Testing revealed she carries a genetic mutation that left her susceptible to breast cancer
TUESDAY, May 14, 2013 (HealthDay News) -- Hollywood film star Angelina Jolie announced Tuesday that she has undergone a double mastectomy because she carries a genetic mutation that greatly increases her risk of potentially fatal breast cancer.
She said she began the process to have both of her breasts removed in early February because she lost her mother, actress Marcheline Bertrand, to ovarian cancer when her mother was just 56.
Jolie, 37, revealed details of her surgery in an op-ed article in Tuesday's The New York Times. Writing about her mother's nearly 10-year-long battle with cancer, Jolie said: "She held out long enough to meet the first of her grandchildren and to hold them in her arms. But my other children will never have the chance to know her and experience how loving and gracious she was."
Jolie, who has six children with her companion and fellow film star Brad Pitt, said she often finds herself trying to explain to her children about the disease that killed her mother. "They have asked if the same could happen to me. I have always told them not to worry, but the truth is I carry a 'faulty' gene, BRCA1, which sharply increases my risk of developing breast cancer and ovarian cancer," she wrote.
The BRCA1 and related BRCA2 genes belong to a class of human genes known as tumor suppressors. According to the U.S. National Cancer Institute, in normal cells, the BRCA1 and BRCA2 genes help to maintain the stability of a cell's genetic material -- called DNA -- and help prevent uncontrolled cell growth. Mutation of these genes has been linked to the development of hereditary breast and ovarian cancer.
An estimated 12 percent of women -- or 120 out of 1,000 -- in the general population will develop breast cancer during their lives. But in women with a mutation in BRCA1 or BRCA2 genes, the risk of breast cancer increases dramatically. Approximately 60 percent of women -- 600 out of 1,000 with these genetic mutations -- will be diagnosed with breast cancer. Said another way, a woman who has inherited a harmful BRCA1 or BRCA2 mutation is about five times more likely to develop breast cancer than a woman who doesn't have such a mutation, according to the U.S. National Cancer Institute (NCI).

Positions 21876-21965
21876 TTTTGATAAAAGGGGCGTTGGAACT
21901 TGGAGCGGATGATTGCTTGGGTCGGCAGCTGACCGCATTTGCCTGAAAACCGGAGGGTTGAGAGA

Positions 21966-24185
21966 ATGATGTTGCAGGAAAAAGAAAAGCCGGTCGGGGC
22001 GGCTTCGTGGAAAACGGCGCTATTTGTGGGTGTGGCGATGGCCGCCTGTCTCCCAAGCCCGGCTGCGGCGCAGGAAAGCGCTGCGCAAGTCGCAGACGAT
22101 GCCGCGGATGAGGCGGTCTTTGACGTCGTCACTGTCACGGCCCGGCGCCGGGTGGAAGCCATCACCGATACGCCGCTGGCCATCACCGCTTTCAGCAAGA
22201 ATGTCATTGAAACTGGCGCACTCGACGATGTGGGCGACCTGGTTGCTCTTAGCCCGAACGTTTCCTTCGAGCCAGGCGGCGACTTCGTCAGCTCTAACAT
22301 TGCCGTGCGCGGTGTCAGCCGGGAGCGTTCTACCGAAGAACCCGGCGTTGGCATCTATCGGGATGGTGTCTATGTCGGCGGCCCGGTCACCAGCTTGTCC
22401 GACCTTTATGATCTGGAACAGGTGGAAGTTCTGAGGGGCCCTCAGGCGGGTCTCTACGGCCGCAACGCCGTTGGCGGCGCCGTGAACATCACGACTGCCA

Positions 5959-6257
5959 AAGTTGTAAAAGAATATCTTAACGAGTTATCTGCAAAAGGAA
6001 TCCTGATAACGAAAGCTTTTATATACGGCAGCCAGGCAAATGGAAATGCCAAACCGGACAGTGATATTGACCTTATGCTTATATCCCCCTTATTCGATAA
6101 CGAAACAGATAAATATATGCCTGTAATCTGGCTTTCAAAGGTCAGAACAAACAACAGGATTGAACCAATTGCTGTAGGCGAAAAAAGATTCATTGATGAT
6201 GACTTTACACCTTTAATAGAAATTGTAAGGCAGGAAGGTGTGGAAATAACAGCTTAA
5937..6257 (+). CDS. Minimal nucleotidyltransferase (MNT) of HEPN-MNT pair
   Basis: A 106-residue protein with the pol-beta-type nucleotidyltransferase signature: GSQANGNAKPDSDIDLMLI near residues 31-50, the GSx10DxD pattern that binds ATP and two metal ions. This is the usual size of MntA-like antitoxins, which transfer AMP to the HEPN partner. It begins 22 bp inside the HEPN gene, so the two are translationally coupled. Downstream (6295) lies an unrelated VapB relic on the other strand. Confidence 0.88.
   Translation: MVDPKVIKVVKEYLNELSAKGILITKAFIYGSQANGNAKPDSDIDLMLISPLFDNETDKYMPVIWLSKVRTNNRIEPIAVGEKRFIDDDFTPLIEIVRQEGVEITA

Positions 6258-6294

These genetic mutations are most commonly found in Jewish women of eastern European descent. Also, Norwegian, Dutch, and Icelandic peoples have higher rates of BRCA1 and BRCA2 mutations, according to the cancer institute.
Dr. Michael Cowher, a breast surgeon at the Cleveland Clinic, said the BRCA mutation doesn't just affect women's breasts -- males who carry the genetic mutation face an increased risk of breast and prostate cancers. Also, there's an increased risk of pancreatic cancer in BRCA2 and some BRCA1 carriers, he said.
And a double mastectomy isn't the only choice facing a woman, Cowher said. "There are other options they can discuss with their doctor. These include chemoprevention with medications like tamoxifen, and increased frequency of clinical and image-based screening regimens," he said.